Taiwan Statebuilding Party executives yesterday condemned former Taipei mayor Ko Wen-je (柯文哲) over his call to restart talks on the Cross-Strait Service Trade Agreement (CSSTA) for closer economic integration with China.
Taiwan Economic Democracy Union members at a separate event outside the Legislative Yuan said allowing the free flow of good and services from China would hollow out Taiwan’s economy.
Ko, who is the Taiwan People’s Party (TPP) candidate for next year’s presidential election, has said in a policy white paper that Taiwan and China needed to revive past mechanisms to hold trade talks.
Taiwan Statebuilding Party chairman Wang Hsing-huan (王興煥) said: “The CSSTA is a poison pill for Taiwan. It would have devastating effects on the nation’s economy. Yet Ko is willing to go along with it.”
“We deem it [Ko’s message] to be as damaging as Chinese Nationalist Party [KMT] members attending political forums in China in service of Beijing’s ‘united front’ efforts to divide and conquer Taiwan,” he said.
The TPP has been competing with pan-blue camp leaders to do China’s bidding, as they fight each other to sell out Taiwan to China, Wang said.
They hope to reap financial and political gains by becoming Taiwan’s “provincial governor” under Beijing’s rule, he said.
“Ko and pan-blue camp leaders have their own ways of currying favor with Beijing. At times they can be conservative and other times ask for swift action,” he added. “Nevertheless, they have shown that they are loyal to China and willing to sell out Taiwanese.”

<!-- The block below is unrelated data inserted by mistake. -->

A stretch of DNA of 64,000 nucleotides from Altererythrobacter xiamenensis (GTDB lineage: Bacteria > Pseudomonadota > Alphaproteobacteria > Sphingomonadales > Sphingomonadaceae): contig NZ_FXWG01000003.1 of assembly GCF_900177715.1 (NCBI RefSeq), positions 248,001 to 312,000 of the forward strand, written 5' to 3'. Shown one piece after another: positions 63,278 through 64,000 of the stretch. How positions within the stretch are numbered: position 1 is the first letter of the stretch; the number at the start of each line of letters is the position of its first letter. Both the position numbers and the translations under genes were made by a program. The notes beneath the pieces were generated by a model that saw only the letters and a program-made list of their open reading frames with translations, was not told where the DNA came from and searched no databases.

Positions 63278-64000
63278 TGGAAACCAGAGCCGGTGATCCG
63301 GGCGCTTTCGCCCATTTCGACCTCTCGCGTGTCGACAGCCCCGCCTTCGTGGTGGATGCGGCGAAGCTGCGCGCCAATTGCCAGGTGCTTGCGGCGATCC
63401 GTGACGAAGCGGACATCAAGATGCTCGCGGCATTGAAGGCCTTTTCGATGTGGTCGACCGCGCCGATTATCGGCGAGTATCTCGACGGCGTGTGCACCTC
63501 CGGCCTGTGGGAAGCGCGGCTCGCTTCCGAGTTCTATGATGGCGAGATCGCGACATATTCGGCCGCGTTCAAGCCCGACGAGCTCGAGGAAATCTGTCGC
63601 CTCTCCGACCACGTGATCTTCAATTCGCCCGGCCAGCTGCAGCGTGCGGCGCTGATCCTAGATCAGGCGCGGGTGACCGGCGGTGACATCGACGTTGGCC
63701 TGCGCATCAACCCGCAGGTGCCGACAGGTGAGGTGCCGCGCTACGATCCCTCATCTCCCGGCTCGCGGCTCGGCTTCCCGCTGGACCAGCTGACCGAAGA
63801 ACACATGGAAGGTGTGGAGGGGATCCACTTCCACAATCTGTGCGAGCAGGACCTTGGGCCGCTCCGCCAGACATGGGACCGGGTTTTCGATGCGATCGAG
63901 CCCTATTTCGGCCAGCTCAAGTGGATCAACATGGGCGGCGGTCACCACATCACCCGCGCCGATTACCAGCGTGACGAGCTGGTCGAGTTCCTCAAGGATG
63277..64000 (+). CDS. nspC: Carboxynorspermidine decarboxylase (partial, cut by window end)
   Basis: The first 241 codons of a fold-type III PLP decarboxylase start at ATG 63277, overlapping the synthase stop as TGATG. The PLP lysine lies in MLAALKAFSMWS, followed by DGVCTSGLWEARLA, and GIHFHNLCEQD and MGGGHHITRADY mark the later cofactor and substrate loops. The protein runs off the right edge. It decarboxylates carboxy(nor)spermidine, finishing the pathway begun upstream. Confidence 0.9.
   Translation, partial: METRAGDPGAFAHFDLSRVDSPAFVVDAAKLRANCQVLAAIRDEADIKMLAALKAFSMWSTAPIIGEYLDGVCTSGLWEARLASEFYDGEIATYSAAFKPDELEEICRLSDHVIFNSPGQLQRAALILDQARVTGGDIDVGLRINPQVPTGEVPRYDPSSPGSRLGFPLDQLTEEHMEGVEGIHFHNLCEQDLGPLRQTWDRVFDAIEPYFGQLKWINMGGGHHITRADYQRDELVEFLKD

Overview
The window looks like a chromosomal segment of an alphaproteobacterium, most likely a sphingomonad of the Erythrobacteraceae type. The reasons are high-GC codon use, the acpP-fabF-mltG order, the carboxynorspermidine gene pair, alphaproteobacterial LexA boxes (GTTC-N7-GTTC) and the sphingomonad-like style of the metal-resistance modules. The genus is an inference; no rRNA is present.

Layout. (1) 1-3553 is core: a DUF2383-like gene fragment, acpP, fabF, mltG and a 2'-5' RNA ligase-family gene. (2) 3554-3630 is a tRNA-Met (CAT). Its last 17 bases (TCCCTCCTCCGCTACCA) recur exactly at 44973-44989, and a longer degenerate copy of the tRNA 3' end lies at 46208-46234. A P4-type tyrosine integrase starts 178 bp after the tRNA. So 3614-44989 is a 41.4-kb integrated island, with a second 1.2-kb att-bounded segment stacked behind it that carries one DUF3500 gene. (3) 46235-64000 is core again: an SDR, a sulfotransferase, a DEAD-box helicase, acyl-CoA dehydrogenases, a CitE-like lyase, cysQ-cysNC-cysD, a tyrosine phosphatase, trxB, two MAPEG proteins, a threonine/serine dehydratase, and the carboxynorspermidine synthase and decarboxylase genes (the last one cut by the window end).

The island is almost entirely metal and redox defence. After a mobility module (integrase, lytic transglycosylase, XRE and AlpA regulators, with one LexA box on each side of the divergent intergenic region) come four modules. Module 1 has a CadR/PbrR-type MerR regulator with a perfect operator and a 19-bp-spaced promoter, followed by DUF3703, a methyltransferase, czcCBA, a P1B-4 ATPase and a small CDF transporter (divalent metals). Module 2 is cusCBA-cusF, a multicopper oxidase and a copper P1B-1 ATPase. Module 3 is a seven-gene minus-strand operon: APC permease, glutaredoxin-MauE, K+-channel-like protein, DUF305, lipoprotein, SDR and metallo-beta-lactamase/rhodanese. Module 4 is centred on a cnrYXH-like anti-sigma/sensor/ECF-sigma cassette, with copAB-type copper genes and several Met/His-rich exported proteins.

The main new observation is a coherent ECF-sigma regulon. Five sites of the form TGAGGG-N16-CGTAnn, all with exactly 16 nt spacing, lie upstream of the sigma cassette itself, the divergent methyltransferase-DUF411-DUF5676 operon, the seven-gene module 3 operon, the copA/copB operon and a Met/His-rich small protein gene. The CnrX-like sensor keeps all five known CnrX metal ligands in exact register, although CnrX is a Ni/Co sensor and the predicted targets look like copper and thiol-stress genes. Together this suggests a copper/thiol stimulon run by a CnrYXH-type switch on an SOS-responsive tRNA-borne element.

Ko’s call to restart talks on the CSSTA clearly shows that the TPP and KMT are on the same track, which is achieving political and economic integration with China, Wang said.
Award-winning author and former Taipei mayoral candidate Neil Peng (馮光遠) cited widespread public opposition to the CSSTA, which sparked the 2014 Sunflower movement, during which protesters occupied the main legislative chamber for more than three weeks.
Ko, who was a Taipei mayoral candidate at the time, participated in a sit-in to show his opposition to the agreement. He went on to win the mayoral race that year and was re-elected in 2018.
“We are quite certain that China has chosen Ko as its man to contest Taiwan’s presidency. So it is Beijing’s wish for Ko to push for closer integration with China,” Peng said.
Even Ko has admitted that China wants him to run in the presidential election, he said.
Taiwan Statebuilding Party Taipei director Wu Hsin-tai (吳欣岱) said that many young people participated in the Sunflower movement because they were resolutely against integration with China.
“However, Ko and [former legislator] Huang Kuo-chang (黃國昌) are now trying to rewrite history by saying that young people were opposed to the opaque negotiations and not the trade pact itself. It is clear that Ko and Huang have strong Chinese influence behind them,” Wu said.
Huang was one of the leaders of the Sunflower movement.
“Ko’s campaign strategy is based on not taking a clear stance on any issue. He only attacks the pan-green and pan-blue camps to attract voters and stir up issues to gain public attention and generate news,” Wu added.
“We must ask whether Ko secretly struck a deal with China, with the CSSTA being one of the main conditions,” Wu said.
Union member and attorney Lai Chung-chiang (賴中強) said the CSSTA would have 64 conditions affecting more than 1,000 businesses, which would lead to job losses and lower wages.
“China’s economy and its business environment is faltering as Beijing faces social upheaval, with no job prospects for university graduates,” Lai said.
Under the CSSTA, the unemployment rate and the average salary in Taiwan would reach levels similar to those in China, because integration would bring high risks to the financial and investment sectors, Lai said.
“Taiwan cannot become a ‘trusted partner’ of the US under such conditions, and cannot join a US-led semiconductor chip alliance, which includes Japan and South Korea,” Lai added.
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